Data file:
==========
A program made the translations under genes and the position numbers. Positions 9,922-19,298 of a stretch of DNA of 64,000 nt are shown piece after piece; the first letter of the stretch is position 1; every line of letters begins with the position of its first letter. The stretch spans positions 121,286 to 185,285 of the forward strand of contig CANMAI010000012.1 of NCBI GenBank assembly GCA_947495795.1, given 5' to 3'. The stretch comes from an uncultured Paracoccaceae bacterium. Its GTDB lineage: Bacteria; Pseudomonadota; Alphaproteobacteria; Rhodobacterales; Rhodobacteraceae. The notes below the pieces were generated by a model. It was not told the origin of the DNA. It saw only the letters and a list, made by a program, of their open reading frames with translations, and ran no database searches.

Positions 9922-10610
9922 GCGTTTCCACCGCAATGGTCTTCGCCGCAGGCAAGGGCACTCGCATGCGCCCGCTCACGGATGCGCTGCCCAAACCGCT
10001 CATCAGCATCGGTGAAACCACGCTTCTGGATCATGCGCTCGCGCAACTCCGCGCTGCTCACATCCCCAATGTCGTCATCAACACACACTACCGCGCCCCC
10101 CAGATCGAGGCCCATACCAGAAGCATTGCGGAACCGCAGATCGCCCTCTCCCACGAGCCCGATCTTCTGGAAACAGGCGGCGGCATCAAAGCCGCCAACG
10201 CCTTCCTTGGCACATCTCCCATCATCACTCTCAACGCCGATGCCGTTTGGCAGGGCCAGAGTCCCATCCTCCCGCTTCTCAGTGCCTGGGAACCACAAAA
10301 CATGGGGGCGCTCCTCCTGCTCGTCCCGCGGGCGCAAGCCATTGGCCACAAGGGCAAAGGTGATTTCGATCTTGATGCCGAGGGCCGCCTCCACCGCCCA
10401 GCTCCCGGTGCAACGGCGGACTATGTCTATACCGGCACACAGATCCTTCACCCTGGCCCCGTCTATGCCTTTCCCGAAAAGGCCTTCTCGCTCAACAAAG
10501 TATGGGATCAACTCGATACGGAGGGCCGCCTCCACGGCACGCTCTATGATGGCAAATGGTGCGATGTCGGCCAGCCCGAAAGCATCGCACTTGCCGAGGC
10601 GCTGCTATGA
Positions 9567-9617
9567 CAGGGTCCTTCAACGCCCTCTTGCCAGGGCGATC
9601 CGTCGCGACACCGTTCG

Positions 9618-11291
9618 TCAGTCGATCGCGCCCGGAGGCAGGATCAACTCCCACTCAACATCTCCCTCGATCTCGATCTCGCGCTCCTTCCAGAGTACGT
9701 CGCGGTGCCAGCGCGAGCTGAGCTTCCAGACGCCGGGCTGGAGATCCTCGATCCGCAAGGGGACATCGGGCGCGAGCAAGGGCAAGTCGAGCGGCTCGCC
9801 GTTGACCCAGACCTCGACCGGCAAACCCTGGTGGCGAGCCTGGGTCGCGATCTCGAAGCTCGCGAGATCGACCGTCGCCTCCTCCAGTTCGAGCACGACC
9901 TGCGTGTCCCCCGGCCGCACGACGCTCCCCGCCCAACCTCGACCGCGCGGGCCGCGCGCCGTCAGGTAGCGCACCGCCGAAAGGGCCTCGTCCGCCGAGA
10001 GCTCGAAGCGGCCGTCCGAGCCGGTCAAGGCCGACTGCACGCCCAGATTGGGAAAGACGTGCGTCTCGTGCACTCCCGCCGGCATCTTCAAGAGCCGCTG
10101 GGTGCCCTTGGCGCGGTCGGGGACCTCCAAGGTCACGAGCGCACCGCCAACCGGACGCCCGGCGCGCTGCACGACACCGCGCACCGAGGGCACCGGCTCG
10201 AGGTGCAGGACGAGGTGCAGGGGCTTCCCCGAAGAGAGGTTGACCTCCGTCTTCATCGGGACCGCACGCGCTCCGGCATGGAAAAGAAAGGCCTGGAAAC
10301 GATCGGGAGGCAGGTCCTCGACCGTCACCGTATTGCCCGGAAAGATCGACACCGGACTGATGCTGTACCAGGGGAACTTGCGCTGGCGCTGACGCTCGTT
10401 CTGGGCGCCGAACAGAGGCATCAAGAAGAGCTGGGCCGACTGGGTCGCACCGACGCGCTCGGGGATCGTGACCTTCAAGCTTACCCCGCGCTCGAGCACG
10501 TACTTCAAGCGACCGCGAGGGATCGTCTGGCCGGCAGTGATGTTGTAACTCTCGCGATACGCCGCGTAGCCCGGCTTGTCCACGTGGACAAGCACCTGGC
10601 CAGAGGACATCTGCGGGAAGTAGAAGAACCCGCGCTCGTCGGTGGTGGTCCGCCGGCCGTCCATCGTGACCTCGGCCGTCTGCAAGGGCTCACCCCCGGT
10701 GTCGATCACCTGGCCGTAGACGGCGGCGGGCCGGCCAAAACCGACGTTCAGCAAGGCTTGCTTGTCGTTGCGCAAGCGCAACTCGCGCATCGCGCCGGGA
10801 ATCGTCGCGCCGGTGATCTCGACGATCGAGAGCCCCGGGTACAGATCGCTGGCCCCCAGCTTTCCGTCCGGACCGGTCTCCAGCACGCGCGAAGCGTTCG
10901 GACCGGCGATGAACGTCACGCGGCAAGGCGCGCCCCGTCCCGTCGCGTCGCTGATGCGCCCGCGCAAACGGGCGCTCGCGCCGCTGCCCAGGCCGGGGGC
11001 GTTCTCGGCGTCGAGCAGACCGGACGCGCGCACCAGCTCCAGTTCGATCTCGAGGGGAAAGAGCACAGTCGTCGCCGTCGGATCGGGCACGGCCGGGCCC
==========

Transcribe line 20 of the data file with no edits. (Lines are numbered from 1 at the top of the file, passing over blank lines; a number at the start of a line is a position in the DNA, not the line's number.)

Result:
10101 GGTGCCCTTGGCGCGGTCGGGGACCTCCAAGGTCACGAGCGCACCGCCAACCGGACGCCCGGCGCGCTGCACGACACCGCGCACCGAGGGCACCGGCTCG